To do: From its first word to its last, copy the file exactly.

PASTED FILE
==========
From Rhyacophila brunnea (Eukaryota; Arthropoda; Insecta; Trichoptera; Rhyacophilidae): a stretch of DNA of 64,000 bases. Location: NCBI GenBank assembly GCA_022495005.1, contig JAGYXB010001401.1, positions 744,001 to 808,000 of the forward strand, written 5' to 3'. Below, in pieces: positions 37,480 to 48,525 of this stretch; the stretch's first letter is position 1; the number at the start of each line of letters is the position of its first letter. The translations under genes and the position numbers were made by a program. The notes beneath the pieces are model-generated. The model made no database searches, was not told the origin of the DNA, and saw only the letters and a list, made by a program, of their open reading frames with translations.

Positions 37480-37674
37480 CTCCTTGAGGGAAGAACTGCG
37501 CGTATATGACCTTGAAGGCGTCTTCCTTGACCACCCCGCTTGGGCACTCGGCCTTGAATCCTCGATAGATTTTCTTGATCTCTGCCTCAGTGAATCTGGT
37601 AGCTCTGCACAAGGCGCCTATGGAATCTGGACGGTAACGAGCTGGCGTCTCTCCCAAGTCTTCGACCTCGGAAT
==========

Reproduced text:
From Rhyacophila brunnea (Eukaryota; Arthropoda; Insecta; Trichoptera; Rhyacophilidae): a stretch of DNA of 64,000 bases. Location: NCBI GenBank assembly GCA_022495005.1, contig JAGYXB010001401.1, positions 744,001 to 808,000 of the forward strand, written 5' to 3'. Below, in pieces: positions 37,480 to 48,525 of this stretch; the stretch's first letter is position 1; the number at the start of each line of letters is the position of its first letter. The translations under genes and the position numbers were made by a program. The notes beneath the pieces are model-generated. The model made no database searches, was not told the origin of the DNA, and saw only the letters and a list, made by a program, of their open reading frames with translations.

Positions 37480-37674
37480 CTCCTTGAGGGAAGAACTGCG
37501 CGTATATGACCTTGAAGGCGTCTTCCTTGACCACCCCGCTTGGGCACTCGGCCTTGAATCCTCGATAGATTTTCTTGATCTCTGCCTCAGTGAATCTGGT
37601 AGCTCTGCACAAGGCGCCTATGGAATCTGGACGGTAACGAGCTGGCGTCTCTCCCAAGTCTTCGACCTCGGAAT